Small buttons and socks

Adolphine De Gezelle, together with her mother and her brother Albert, fled to England in 1914. She was seven and her brother was nine. Her mother, Louise-Marie Hermans, worked as a housemaid for the Ghent public prosecutor. When he fled to England, she went with him.

Upon their arrival in England, both families got separated. Adolphine had only dim recollections of the journey, but she could talk about life in England endlessly. They lived in Taunton (Somerset) for four years. She had vivid memories of this hill town, and of the church, the castle and the school. The latter was situated next to the vicar’s house, where she was allowed to play the piano during playtime and often had to swallow a spoonful of cod liver oil, given to her by the vicar’s maid. The latter, to take away the nasty taste of the oil, always operated as follows: first, she poured some orange juice in a wine glass, she then added a spoonful of cod liver oil – which floated on the surface of the juice – and finished it off with more juice (without mixing the ingredients together). Adolphine had to take a deep draught in order not to taste the oil. Porridge with golden syrup was served for breakfast. The English well-to-do were very fond of Belgian dishes. Adolphine’s mother demonstrated her cooking skills in the manor houses in the neighbourhood.

The family was living in a small house just outside town. Adolphine’s mother was not entitled to an allowance, but she did receive coupons to buy all kinds of things. And she did some odd jobs to make a living. For example, she was sewing buttons on blouses. They never failed to attend mass on Sunday, as they were taken there in a coach. The local population did not really suffer from the war, but they felt pity for the soldiers at the front. They knitted woollen shawls and socks for them. Adolphine did so too, on her way to and from school. She was even awarded a medal for it: ‘knitted the largest number of socks’.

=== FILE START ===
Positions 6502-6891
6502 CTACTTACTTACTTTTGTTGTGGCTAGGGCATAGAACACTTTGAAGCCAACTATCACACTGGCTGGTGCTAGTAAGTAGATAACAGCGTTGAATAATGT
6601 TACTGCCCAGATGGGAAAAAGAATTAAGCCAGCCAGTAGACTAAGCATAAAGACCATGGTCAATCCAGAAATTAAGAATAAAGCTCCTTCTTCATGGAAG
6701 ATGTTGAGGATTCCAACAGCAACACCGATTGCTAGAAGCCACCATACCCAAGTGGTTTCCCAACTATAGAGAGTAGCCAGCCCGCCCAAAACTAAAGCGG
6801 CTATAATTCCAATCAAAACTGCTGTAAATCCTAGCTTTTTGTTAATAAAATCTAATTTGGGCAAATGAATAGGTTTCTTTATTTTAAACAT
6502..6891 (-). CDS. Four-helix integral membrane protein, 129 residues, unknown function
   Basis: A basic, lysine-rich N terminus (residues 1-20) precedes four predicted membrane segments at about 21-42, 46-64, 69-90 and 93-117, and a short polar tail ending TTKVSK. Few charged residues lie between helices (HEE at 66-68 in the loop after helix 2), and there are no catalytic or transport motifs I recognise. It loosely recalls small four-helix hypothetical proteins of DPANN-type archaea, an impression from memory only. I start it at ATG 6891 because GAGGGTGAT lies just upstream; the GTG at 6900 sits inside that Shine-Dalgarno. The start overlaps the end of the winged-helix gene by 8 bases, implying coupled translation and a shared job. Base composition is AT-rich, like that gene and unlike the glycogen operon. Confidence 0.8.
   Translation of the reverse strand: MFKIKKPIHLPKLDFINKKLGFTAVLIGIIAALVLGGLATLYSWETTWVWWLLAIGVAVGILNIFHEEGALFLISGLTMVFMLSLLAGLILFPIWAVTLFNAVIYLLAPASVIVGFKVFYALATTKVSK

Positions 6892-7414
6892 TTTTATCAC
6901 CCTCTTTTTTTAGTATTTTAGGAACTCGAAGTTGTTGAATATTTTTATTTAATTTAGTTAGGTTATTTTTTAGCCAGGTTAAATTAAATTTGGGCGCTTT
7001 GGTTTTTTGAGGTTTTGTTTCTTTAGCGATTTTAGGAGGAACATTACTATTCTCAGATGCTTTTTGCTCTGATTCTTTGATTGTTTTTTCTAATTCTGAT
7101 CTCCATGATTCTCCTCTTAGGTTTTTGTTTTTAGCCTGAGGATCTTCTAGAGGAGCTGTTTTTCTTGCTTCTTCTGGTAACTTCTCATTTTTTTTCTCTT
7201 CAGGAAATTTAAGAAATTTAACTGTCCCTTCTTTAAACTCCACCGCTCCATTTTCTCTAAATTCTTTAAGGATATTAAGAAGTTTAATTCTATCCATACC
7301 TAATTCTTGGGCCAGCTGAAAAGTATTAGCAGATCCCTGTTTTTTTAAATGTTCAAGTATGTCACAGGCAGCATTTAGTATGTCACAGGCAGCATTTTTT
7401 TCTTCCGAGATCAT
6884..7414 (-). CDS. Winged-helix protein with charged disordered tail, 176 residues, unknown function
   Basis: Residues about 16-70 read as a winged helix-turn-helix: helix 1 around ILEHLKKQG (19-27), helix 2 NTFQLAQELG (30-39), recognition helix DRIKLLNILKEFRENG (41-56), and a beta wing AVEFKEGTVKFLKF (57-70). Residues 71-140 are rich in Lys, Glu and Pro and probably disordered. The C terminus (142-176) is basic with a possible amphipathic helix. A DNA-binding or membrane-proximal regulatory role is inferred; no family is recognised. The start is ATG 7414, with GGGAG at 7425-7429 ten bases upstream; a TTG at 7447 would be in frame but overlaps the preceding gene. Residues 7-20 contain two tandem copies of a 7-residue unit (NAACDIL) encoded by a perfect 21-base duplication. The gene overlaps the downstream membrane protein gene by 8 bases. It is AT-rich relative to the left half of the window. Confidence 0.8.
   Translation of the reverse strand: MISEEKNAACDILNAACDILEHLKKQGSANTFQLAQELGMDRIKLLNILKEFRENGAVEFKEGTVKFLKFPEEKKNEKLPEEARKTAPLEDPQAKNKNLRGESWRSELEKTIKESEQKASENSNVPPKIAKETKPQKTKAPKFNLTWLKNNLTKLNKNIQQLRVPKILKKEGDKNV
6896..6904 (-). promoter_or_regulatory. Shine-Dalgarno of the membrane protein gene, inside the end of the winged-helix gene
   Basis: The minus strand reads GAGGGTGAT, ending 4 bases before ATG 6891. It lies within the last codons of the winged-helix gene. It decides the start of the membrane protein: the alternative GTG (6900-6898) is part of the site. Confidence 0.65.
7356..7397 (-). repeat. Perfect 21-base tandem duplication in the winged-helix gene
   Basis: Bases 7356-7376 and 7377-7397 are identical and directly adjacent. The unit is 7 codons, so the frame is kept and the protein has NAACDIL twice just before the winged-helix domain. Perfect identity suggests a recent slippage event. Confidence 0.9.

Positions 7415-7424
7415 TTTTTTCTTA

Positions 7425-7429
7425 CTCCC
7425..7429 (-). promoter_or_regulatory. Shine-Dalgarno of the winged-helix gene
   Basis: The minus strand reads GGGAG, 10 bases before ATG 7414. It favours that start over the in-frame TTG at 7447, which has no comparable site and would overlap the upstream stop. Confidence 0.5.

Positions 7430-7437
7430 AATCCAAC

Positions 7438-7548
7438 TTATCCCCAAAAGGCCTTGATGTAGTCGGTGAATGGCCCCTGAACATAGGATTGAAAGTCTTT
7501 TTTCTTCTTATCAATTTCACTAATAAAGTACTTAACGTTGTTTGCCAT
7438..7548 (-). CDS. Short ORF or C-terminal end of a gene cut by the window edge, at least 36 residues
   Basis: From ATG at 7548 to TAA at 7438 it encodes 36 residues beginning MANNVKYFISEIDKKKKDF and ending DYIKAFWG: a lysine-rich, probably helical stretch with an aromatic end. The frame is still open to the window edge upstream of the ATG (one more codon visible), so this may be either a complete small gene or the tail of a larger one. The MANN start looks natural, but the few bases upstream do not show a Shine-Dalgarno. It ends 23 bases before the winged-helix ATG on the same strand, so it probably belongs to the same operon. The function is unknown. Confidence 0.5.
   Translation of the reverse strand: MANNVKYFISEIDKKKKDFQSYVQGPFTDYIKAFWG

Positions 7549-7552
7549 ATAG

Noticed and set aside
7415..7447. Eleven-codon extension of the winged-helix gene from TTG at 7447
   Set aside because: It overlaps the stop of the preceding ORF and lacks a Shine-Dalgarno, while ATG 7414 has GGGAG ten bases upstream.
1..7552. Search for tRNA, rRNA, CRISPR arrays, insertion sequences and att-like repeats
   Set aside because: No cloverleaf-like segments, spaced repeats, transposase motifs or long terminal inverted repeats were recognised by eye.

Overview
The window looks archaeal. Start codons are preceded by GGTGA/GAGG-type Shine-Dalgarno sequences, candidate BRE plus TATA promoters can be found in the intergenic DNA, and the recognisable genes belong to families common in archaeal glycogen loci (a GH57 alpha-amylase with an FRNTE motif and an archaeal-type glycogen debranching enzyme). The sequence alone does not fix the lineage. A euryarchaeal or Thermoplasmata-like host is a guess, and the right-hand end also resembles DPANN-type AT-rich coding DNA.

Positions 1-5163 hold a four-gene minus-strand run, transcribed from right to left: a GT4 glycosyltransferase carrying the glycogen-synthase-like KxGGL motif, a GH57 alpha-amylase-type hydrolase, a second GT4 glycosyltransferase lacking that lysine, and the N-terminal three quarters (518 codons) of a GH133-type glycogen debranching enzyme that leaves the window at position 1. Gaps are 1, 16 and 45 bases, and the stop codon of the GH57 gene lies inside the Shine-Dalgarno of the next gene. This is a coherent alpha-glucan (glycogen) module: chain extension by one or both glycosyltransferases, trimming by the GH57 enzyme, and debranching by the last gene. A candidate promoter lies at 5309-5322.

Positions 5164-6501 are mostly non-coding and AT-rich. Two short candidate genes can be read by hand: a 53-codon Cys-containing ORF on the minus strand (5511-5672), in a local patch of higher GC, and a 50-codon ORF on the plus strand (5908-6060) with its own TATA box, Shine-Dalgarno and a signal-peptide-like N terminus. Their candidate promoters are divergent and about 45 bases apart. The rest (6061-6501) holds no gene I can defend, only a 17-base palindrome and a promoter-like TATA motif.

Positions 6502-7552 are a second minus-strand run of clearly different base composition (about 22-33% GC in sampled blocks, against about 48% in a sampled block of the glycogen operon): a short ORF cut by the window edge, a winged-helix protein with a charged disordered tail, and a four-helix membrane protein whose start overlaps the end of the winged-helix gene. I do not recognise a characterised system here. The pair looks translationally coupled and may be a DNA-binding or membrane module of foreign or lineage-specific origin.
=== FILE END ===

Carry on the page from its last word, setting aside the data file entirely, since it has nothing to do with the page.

On Christmas Eve the family used to be invited by the Irish dean O’Chaunessy. The three of them then slept in the bishop’s guestroom. The children hung their stockings on the door knob and found them filled with sweets the next morning. They were also invited to the parish Christmas celebration. A huge Christmas tree, reaching almost to the ceiling, had been put up, and lots of gifts were lying under it (they were not packed up). Among them was the doll she had always longed for, with blond curly hair, a cute little face and a rosy dress.

Adolphine was absolutely delighted to hear that the doll was hers. However, her mother found her a bit too young to play with such a precious doll and put it in a suitcase in the attic. Nevertheless, when her mother went shopping, Adolphine sneaked up the stairs and cuddled her doll for a few moments. Adolphine never stopped to enhance her knowledge of English. She continued to read a lot in English and returned to Taunton in the 1960s, together with her husband. They visited the house where she had lived, and the school and the vicar’s house as well. Essentially, nothing had changed. A portrait of dean O’Chaunessy hung in the vicar’s house. When Adolphine saw it, she was so overcome with emotion that she started to cry. Unfortunately, a fire broke out in Adolphine’s home in the summer of 1931. All her most treasured English possessions were burnt. Only a piano booklet of English popular songs still testifies of her stay in England.


Testimony by Gabriëlle Van Daele, who heard the story from her mother and grandmother

Thanks are due to Lieve Tirelire from the heemkundige kring Gitschotelbuurschap-Borgerhout and Jolien De Vuyst (Department of Social Work and Social Pedagogy at Ghent University), interview on Storytelling Day at the Red Star Line Museum (Antwerp)